LOS ANGELES, Jan. 19 (Xinhua) -- Scientists have found out the iconic rings of Saturn may have formed much later than the planet itself.
According to a new analysis of gravity science data from NASA's Cassini spacecraft, Saturn's rings formed between 10 million and 100 million years ago. That time, on Earth, was during the age of dinosaurs.
The conclusions of the research was gleaned from measurements collected during the final, ultra-close orbits Cassini performed in 2017 as the spacecraft neared the end of its mission. The findings were published online on Thursday in Science.
Saturn formed 4.5 billion years ago, in the early years of our solar system. There have been clues that its ring system is a young upstart that attached to Saturn years afterward.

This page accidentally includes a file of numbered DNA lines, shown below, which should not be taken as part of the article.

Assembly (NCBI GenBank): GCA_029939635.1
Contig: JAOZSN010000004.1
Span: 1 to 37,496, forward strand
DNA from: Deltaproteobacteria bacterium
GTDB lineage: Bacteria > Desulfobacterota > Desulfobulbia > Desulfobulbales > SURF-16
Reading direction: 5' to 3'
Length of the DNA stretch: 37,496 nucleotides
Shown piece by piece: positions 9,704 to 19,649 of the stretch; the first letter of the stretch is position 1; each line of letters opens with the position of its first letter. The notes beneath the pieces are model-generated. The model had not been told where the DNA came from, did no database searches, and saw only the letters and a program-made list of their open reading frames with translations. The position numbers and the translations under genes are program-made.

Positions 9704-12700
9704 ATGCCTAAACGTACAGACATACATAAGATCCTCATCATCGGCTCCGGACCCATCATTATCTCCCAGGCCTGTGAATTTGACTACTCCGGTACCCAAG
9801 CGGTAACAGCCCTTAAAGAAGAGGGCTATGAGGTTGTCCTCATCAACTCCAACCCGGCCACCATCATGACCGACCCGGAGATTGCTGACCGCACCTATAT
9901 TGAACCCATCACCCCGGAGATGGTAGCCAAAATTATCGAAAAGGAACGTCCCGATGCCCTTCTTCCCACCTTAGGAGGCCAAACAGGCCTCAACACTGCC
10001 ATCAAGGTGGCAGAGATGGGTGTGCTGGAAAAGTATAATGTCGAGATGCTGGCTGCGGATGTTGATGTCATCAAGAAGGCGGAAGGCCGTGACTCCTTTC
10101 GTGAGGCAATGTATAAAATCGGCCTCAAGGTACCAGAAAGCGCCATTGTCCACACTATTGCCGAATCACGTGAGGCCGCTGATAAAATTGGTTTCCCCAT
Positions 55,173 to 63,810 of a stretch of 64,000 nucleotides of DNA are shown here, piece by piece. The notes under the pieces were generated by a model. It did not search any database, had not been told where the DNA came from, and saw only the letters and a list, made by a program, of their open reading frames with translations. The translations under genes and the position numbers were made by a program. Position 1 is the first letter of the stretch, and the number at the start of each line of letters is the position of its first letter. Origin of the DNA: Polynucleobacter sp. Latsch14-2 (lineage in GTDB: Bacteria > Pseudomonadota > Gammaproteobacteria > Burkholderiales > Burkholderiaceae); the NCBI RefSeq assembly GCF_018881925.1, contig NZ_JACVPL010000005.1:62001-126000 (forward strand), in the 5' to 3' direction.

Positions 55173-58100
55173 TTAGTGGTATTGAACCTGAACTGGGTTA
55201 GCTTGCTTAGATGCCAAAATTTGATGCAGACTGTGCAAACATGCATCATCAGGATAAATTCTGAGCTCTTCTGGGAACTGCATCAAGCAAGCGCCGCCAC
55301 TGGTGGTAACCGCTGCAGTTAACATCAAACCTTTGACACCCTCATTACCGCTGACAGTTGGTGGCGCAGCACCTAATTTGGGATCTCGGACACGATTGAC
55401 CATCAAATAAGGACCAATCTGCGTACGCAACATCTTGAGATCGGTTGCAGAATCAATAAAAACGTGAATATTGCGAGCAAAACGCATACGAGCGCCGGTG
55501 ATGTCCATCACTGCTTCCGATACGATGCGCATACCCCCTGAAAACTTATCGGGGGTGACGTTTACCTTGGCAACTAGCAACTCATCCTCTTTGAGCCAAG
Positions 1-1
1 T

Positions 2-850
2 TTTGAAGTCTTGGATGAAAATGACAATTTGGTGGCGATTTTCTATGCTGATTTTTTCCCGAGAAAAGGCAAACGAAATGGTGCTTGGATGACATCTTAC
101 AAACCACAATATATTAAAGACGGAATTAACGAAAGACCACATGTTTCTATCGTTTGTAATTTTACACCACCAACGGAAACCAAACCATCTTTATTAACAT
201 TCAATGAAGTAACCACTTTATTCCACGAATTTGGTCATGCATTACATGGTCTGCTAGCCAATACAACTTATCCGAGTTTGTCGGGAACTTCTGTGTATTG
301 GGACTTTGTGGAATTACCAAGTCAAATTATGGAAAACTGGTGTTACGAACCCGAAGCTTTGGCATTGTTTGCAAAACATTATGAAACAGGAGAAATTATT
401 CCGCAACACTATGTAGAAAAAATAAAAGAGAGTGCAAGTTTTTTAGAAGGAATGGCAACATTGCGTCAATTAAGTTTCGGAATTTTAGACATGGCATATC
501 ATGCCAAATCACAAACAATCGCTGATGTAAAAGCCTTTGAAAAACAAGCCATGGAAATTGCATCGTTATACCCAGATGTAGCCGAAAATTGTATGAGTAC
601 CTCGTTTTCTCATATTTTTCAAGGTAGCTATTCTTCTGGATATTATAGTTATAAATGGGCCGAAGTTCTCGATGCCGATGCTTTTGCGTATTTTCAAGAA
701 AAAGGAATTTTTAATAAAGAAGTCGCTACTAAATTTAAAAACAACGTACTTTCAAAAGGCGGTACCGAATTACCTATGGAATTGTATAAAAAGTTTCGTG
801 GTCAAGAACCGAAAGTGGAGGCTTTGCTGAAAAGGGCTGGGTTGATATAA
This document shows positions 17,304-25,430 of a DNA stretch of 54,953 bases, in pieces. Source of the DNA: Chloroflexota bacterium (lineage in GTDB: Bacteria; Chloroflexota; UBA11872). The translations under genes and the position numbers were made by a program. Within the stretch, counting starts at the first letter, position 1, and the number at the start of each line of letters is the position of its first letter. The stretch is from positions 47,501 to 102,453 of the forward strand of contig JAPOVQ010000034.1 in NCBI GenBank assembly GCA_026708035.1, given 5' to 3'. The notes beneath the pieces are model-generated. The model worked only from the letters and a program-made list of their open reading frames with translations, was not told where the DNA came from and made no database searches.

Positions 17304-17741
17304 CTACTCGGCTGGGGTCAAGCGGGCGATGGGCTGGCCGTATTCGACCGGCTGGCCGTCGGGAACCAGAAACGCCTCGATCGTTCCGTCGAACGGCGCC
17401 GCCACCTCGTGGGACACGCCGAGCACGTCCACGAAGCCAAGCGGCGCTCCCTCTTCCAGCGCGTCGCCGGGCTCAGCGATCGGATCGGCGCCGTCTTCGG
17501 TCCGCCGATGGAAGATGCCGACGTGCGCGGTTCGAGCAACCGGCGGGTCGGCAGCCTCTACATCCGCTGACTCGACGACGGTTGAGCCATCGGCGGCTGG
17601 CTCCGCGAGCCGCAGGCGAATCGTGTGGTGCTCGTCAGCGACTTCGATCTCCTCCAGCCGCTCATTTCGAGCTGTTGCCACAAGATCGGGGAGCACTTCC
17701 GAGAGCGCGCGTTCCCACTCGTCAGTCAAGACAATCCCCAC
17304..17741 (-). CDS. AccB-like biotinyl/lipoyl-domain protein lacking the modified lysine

To figure out the age of the rings, scientists had to measure the mass of the rings. Researchers had the remote-sensing measurements from Cassini and both of NASA's Voyager spacecraft in the early 1980s. Then came Cassini's unprecedented, up-close data from its final orbits.
As the spacecraft was running out of fuel, it performed 22 dives between the planet and the rings, which allowed Cassini to act as a probe, falling into Saturn's gravity field, where it could feel the tug of the planet and the rings.
"Only by getting so close to Saturn in Cassini's final orbits were we able to gather the measurements to make the new discoveries," said Cassini radio science team member and lead author Luciano Iess, of Sapienza University of Rome.
"With this work, Cassini fulfills a fundamental goal of its mission: not only to determine the mass of the rings, but to use the information to refine models and determine the age of the rings," he said.